An Augusta man who died Thursday evening as a result of injuries he received in an accident along Interstate 95 in Pittsfield raised the number of fatalities on Maine roads in 2009 to 158, authorities said.
Alton Grover, 60, died when the Jeep Liberty in which he was a passenger slid off the interstate in the southbound lane and rolled roof-first into a tree, a Maine State Police dispatcher said. The accident was reported at 6:14 p.m.
Provided no one died late New Year’s Eve, the 2009 figure is three more than the 2008 toll of 155 but is still considered one of the lowest on record, according to Lauren Stewart, director of the Maine Bureau of Highway Safety.
In 2007, the state recorded 183 traffic fatalities, and in 2006 it had 188.
Fewer walkers and bicyclists died on Maine roads in 2009 than last year, but more ATV users and motorcyclists were killed, Highway Safety figures state.
“Deaths related to motorcycles went up this year,” Stewart said. “That number is at 22.”
Last year, only 18 people died on motorcycles, while 21 deaths were recorded in 2007.
“It usually averages around 20,” Stewart said.
Ten pedestrians died on Maine roads during 2009, down from 12 in 2008.
“We had zero bicycle fatals this year, compared to four last year,” Stewart said. “However, ATV deaths on the road went up to five, from one last year.”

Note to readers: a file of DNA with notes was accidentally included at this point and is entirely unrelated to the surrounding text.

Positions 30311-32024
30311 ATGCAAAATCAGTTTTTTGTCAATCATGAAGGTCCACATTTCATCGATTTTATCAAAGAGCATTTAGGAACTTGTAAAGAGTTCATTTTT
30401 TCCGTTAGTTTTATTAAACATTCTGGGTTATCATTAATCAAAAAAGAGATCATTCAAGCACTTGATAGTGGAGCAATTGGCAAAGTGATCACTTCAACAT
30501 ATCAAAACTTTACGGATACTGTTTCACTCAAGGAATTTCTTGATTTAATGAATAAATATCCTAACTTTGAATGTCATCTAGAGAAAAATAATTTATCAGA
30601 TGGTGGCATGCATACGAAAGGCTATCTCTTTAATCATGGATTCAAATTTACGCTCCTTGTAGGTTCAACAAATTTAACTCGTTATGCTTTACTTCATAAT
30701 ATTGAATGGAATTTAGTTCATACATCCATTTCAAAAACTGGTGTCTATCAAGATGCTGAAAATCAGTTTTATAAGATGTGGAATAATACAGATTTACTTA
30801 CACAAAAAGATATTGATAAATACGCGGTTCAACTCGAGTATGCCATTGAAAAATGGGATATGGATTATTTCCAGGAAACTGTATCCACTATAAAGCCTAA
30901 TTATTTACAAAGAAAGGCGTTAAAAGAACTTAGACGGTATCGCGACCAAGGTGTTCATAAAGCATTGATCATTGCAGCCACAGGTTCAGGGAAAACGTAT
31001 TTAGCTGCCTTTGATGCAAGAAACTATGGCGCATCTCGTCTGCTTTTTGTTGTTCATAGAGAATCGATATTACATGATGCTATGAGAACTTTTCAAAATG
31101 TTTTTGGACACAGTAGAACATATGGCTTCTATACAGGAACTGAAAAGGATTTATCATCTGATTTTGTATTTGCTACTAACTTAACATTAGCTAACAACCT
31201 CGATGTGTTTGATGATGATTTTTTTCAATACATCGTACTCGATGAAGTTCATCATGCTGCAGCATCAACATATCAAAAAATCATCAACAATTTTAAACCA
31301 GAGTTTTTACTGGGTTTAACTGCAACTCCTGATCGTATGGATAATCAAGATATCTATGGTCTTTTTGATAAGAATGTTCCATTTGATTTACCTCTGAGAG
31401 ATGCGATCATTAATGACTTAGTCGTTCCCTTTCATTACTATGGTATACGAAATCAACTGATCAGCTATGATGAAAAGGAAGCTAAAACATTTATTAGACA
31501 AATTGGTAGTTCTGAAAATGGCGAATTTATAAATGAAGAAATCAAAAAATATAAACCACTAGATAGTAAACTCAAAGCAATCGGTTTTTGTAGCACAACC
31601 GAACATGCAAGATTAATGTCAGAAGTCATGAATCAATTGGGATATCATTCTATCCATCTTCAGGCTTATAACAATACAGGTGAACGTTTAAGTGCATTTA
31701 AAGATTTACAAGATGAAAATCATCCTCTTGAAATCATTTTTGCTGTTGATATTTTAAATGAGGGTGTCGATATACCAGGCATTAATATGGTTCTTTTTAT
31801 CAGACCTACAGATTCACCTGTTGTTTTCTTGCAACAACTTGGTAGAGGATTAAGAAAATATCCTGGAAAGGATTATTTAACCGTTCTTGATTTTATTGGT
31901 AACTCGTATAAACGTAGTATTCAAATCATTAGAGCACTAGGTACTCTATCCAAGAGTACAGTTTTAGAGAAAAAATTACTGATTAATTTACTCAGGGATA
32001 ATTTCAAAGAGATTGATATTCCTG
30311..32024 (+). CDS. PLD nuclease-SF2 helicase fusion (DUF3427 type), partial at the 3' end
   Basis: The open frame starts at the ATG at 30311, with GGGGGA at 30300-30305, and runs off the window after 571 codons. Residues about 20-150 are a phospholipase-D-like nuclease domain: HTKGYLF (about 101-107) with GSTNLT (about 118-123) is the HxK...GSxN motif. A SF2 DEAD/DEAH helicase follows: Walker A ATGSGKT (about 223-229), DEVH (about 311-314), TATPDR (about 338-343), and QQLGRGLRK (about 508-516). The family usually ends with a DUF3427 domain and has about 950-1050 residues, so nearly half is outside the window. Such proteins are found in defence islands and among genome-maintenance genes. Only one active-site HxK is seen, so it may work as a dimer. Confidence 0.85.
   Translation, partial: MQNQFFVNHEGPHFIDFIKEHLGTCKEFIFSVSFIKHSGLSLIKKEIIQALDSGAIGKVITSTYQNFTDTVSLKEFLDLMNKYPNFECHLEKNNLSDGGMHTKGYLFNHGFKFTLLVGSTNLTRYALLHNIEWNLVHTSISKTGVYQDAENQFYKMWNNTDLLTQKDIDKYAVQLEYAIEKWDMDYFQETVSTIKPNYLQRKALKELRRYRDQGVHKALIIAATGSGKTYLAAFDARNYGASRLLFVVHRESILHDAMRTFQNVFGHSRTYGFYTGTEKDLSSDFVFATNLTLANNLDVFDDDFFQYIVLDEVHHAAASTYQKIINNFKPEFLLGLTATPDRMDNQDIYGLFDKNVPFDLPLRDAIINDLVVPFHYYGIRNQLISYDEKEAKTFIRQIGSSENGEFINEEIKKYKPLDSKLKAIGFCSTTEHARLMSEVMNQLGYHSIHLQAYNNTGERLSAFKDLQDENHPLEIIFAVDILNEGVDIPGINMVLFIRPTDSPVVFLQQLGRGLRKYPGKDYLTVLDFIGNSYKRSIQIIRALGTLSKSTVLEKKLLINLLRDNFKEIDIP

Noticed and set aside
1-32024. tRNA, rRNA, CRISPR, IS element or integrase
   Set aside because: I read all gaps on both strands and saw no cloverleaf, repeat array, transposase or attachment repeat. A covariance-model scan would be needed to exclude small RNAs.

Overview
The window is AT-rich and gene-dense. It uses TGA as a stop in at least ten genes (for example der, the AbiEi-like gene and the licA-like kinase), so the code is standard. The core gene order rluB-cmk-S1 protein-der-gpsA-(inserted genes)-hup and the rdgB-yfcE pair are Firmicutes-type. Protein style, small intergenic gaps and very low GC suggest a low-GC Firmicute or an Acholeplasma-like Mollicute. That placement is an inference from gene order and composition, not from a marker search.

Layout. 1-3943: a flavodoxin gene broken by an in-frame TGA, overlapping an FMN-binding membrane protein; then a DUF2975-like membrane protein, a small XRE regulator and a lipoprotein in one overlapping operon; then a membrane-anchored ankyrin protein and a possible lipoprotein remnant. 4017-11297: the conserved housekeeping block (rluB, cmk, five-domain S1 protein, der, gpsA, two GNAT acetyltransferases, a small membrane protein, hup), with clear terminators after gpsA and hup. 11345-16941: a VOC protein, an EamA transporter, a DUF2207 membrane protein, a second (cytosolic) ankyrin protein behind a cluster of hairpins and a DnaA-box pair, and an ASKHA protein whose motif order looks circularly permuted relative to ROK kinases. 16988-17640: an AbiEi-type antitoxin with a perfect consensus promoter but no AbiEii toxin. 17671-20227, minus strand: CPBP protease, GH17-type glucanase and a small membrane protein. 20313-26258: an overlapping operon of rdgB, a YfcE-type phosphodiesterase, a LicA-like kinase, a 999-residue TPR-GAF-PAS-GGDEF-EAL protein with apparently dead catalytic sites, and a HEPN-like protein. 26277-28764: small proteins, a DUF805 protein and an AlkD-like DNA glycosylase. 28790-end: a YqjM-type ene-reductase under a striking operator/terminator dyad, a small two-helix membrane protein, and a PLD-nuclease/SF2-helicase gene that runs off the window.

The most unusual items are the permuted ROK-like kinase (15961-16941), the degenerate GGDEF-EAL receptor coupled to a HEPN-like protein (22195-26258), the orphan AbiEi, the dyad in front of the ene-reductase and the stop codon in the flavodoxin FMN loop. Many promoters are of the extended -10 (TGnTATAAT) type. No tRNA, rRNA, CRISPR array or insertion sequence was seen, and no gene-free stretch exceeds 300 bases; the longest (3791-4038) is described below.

There also was one moose-related fatality this past year, and zero the year before.
The alcohol- and speeding-related death figures for 2009 are not yet available, Stewart said.
Highway Safety and Maine State Police records show the three previous safest years since 1959 were 1982, when 166 people were killed in highway crashes, and 2005 and 2000, when 169 people were killed.
The lowest number of fatalities was recorded in 1959, when 136 people died on Maine roads, and the highest was in 1970, when 276 people were killed, Stephen McCausland, state police spokesman, has said.
Michelle Ward, a Maine Bureau of Highway Safety fatal accident system analyst, said Thursday she will keep her fingers crossed that no one else dies on New Year’s Eve and the number of highway fatalities for 2009 does not increase.